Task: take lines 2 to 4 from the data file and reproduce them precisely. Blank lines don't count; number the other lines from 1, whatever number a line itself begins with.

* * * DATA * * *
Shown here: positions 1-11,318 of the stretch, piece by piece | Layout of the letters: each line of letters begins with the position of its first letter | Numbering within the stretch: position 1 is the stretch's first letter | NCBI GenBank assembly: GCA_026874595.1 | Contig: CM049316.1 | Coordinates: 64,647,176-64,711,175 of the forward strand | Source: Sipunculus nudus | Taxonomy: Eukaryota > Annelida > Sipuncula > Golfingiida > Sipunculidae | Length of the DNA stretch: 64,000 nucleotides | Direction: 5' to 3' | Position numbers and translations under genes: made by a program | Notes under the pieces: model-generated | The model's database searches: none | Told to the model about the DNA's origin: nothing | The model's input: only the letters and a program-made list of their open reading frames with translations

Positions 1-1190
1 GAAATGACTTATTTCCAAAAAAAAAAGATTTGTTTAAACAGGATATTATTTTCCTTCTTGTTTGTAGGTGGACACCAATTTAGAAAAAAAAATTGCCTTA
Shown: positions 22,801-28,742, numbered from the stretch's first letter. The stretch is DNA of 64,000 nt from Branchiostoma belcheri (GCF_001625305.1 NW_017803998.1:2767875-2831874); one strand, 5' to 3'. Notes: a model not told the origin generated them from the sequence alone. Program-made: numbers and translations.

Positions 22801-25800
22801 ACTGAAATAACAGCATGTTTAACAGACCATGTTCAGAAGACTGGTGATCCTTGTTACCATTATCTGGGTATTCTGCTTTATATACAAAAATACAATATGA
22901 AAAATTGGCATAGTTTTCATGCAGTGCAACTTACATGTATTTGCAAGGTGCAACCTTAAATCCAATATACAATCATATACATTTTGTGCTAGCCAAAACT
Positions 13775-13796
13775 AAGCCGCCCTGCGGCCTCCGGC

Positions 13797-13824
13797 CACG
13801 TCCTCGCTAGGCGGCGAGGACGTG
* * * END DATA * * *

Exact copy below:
Positions 1-1190
1 GAAATGACTTATTTCCAAAAAAAAAAGATTTGTTTAAACAGGATATTATTTTCCTTCTTGTTTGTAGGTGGACACCAATTTAGAAAAAAAAATTGCCTTA
Shown: positions 22,801-28,742, numbered from the stretch's first letter. The stretch is DNA of 64,000 nt from Branchiostoma belcheri (GCF_001625305.1 NW_017803998.1:2767875-2831874); one strand, 5' to 3'. Notes: a model not told the origin generated them from the sequence alone. Program-made: numbers and translations.